The British Government had fears that a large rock off the Donegal coast could be used as a spy base 60 years ago, according to declassified documents released this week.
Concerns that the landmass known as Rockall could be used to spy on the Scottish military testing site, Hebrides Rocket Range, spurred the British to claim the territory.
A small team of military personnel were taken to Rockall in September 1955, where they raised a Union Jack and installed a plaque on the rock, the BBC reported.
The recently declassified NATO documents reveal that: "This decision of the UK government was connected with the fact that the UK government had recently decided to set up a guided missile range in South Uist, in the Outer Hebrides.
"The island of Rockall was uninhabited but this government wished to guard against the possibility of hostile agents installing themselves on the island in order to observe the effects of the tests on the South Uist range."
Rockall is an eroded volcano that stands 30m wide and 21m high above sea level. It is 230 nautical miles north of Donegal and has long been the subject of ownership disputes.
Ownership of Rockall’s nearby fisheries and the oil-rich sea-bed has been contested by Ireland, the UK, Iceland and Denmark. The dispute was finally settled in 2014, granting sovereignty to Scotland.
Last month the decades-old controversy was ignited once more, as fears came to light that Brexit could restrict Irish use of the sea area.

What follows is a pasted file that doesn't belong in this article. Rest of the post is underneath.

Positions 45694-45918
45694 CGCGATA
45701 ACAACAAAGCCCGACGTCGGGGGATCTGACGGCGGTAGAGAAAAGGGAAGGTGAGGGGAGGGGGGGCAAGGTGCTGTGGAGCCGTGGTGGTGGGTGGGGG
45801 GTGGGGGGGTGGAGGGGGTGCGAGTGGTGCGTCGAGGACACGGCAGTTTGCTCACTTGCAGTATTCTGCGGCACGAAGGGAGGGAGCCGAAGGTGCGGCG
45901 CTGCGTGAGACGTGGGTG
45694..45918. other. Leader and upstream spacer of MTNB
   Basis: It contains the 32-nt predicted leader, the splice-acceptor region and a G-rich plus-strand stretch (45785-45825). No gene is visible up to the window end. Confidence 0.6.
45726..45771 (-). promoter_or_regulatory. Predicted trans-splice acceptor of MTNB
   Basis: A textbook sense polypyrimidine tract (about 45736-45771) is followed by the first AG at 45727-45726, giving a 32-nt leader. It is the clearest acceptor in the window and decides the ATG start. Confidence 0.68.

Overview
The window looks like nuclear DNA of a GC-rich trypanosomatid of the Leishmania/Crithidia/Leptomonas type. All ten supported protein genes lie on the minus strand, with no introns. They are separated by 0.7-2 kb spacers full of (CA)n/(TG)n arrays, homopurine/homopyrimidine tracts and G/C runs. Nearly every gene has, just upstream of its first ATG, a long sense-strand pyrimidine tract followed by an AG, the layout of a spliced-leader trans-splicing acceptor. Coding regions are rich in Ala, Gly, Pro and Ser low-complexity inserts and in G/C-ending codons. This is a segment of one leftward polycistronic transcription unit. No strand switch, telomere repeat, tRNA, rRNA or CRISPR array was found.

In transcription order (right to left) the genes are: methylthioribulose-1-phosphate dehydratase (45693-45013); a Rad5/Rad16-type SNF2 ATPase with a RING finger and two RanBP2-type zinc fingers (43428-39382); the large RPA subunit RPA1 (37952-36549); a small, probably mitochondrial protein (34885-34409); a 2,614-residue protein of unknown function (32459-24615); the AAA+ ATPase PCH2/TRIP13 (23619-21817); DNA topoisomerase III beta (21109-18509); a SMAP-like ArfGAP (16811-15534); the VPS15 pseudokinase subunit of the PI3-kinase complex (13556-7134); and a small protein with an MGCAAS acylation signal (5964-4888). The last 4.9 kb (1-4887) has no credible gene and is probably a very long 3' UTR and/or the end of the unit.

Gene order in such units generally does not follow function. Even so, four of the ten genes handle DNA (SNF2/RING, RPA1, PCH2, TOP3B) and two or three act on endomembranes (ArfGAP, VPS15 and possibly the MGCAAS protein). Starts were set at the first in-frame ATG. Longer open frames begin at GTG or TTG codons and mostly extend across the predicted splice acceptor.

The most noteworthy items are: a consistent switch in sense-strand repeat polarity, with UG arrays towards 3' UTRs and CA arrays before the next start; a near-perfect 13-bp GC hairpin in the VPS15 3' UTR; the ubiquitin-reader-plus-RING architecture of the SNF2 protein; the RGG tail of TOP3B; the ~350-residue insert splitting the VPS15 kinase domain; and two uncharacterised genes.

Eamon O'Cuiv, Fianna Fail's island affairs spokesman from Galway in Ireland's west, said: "In the event of a hard Brexit, there is a strong desire by many in the UK fishing industry to 'pull up the drawbridge' and push for a ban on non-UK fishing fleets fishing in UK waters so that the currently shared fishing zone will be the UK's and the UK's alone."
Sean O'Donoghue, CEO of the Killybegs Fishermen's Organisation on the west coast of Co Donegal agreed that Brexit could create access issues for Irish fishermen.
He said: "We can fish at the minute in Rockall as we have fishing rights there but when the UK leaves they will no longer be part of the Common Fisheries Policy and there will have to be some detailed discussions around the fisheries which are very difficult to resolve.”
Ireland has never tried to claim Rockall, but has long disregarded the UK’s ownership of it. This was formalised in 2014 when the exclusive economic zone (EEZ) limits were drawn up, following an investigation by the United Nations.